PEI Class 1 Rating (No foot traffic) - Recommended for wall use only.

PEI Class 2 Rating (Light traffic) - Recommended for both wall use and bathroom flooring.

PEI Class 3 Rating (Light to moderate traffic) - Recommended for countertops, walls and floors. Moderate foot traffic is OK.

PEI Class 4 Rating (Moderate to heavy traffic) - Recommended for all residences and even medium commercial use.

PEI Class 5 Rating (Heavy to extra heavy traffic) - Recommended for all residential as well as heavy commercial and use.

Ceramic tiles usually have a PEI rating of between zero and three.

Other Tile Options: Natural Stone and Vinyl

You may also wish consider using natural stone tiles (here is a hub article purely on this topic), which can be equally sturdy and look wonderful. Limestone and marble are popular choices, as are slate and granite. If you are planning to use natural stone tiles, be careful about using them for kitchen work surfaces as you will need to consider the abrasion, likelihood of staining and the effects of using cleaning products. Also, think about hiring a professional for the installation unless you are very confident about your skills!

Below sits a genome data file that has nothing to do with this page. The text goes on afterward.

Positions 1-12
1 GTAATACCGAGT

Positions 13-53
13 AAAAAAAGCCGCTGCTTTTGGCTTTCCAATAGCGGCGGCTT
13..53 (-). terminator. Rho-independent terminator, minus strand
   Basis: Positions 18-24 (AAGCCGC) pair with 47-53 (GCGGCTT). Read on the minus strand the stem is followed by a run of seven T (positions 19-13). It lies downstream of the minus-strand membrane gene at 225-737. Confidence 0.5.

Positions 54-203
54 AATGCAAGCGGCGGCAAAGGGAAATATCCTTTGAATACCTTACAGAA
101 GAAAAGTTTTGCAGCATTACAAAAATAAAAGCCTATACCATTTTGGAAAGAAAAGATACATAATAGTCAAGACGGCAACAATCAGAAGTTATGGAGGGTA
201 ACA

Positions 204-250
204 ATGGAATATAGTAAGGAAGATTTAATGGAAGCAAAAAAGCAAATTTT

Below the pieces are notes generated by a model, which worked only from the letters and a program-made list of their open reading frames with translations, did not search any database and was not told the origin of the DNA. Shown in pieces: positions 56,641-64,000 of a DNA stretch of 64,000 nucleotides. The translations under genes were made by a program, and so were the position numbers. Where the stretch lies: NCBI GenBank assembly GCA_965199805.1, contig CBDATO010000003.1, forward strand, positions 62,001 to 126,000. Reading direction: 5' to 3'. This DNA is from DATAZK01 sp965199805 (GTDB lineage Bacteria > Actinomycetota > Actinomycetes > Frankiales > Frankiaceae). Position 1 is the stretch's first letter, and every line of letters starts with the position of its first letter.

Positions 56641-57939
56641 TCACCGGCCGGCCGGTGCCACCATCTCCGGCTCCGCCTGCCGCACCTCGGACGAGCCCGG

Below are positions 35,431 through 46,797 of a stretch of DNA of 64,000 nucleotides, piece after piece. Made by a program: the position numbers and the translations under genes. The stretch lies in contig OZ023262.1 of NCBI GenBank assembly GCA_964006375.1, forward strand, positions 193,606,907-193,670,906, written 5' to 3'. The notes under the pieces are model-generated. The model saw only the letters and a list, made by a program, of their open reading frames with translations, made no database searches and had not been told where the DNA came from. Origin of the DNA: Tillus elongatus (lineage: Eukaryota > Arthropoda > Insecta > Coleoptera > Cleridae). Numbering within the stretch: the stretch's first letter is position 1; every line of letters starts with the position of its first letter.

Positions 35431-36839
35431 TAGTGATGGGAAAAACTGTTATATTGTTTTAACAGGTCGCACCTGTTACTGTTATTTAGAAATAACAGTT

One more option for flooring is vinyl. Vinyl tiles are easy to cut and therefore great if you want to be creative, as infinite patterns are possible. Some are self-adhesive while others must be glued with a specific tile adhesive. They cannot be laid directly on the floor so you will need to use a smooth surface underneath, such as hardboard.

In conclusion, depending on your requirements, ceramic tiles may be perfectly adequate, but be realistic about the amount of use to expect. If the cost difference is minimal, then porcelain tiles are usually the simplest and best choice.

Choosing your tiles is far more interesting than pondering the appropriate grout and picking the perfect adhesive, but don't forget about these aspects of your tile projects as they're no less important.


    0 of 8192 characters used
    Post Comment

    • profile image

      Eddmond MUZUWA 5 years ago